Can I Convert From One Bankruptcy To Another?
One of the first considerations a person must make when deciding to file for bankruptcy is which specific chapter they wish to file under. A problem that sometimes occurs is when a debtor has filed for one type of bankruptcy, but under unforeseen circumstances must convert to another bankruptcy. This is called a bankruptcy conversion.
If you cannot afford to repay your debts and are willing to possibly liquidate assets in exchange for wiping out some or all of your debt owed, filing Chapter 7 bankruptcy is the way to go. Chapter 7 may also be a good option if you do not own assets that contain a substantial amount of equity in them such as a home. Individuals who are working and able to pay back their debt over time may find filing for Chapter 13 bankruptcy appealing. If you want to keep your assets and ask for more time to repay creditors, filing for Chapters 11, 12, or 13 are options.
Regardless of what Chapter of bankruptcy you file under initially, you may decide another Chapter will better fit your needs. If this is the case, speak with your bankruptcy lawyer about filing for a bankruptcy conversion.
How Does Conversion Work?
Conversion is a process by which a debtor, creditor, or bankruptcy trustee request that the Court transfer an ongoing bankruptcy case from one chapter to another. There are multiple reasons a conversion may be required, and they may be voluntary or involuntary depending on the circumstances.
For example, a debtor may have originally filed for Chapter 13 and entered into a payment plan. Through unexpected circumstances that same debtor may have lost their job and can no longer afford the payments required under their Chapter 13 plan. They might then request a conversion from a Chapter 13 to a Chapter 7 bankruptcy.
Can Conversion Requests Be Denied?
Every debtor has the opportunity to apply for a bankruptcy conversion. However, sometimes the request to convert from one bankruptcy to another may be denied. If the Court finds that the conversion would results in an abuse of the Bankruptcy Code or if a conversion is made in bad faith, a Debtor’s conversion request could be denied.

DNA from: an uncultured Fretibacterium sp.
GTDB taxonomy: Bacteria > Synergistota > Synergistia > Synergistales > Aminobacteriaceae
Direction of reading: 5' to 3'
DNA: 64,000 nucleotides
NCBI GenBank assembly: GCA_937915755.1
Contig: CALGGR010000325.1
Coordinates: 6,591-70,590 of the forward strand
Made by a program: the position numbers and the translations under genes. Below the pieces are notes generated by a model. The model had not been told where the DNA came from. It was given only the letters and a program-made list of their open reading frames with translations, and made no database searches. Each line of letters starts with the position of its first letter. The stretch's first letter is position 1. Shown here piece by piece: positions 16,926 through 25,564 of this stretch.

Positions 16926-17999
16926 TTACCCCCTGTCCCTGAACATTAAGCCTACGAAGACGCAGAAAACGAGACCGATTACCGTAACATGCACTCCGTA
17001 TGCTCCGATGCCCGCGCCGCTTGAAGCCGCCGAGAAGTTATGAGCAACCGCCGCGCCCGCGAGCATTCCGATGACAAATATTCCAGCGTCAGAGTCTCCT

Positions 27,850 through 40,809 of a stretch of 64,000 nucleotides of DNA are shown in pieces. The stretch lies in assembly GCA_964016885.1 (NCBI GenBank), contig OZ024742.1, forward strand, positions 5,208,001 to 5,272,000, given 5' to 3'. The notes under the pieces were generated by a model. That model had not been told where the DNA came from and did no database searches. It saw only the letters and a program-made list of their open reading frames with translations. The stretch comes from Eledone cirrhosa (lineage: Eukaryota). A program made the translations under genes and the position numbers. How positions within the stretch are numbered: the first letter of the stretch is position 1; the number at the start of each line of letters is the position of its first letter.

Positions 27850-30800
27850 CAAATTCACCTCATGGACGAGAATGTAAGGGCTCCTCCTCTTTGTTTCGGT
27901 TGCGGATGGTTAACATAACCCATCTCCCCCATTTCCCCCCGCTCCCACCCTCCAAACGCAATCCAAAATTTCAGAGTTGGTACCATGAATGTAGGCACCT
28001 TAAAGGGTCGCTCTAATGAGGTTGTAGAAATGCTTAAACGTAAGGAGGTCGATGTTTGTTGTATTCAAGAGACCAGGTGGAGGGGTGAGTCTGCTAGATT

For example, if the debtor is unemployed or has very low income, they may not be able to convert their Chapter 7 bankruptcy to a Chapter 13, because of their inability to comply with the monthly payments necessary.
Alternatively, if the Court believes that an individual in Chapter 13 makes too much money to qualify for a Chapter 7 discharge, the request to convert from Chapter 13 to Chapter 7 could be denied.
In the simplest explanation, someone who is in debt must meet the requirements for the new chapter they wish to convert to.
Other Bankruptcy Conversions
If a creditor makes a motion to the Bankruptcy Court to force a debtor to convert, and the Court grants that request, a court-ordered conversion occurs. However, this is limited to cases that begin as either Chapter 7 or Chapter 11 bankruptcy cases and the Debtor must still be eligible for the Chapter which the creditor is requiring conversion to. The bankruptcy court does not convert to Chapter 12 or 13 bankruptcies without the debtor having a hand in it as this would be deemed involuntary servitude.
You cannot convert to Chapter 7 if you have received a Chapter 7 discharge within the previous eight years.
Ask an experienced Los Angeles bankruptcy attorney if a bankruptcy conversion is the right choice for you. Many factors should be analyzed before going through with any type of bankruptcy conversion, factors that should be discussed with your lawyer.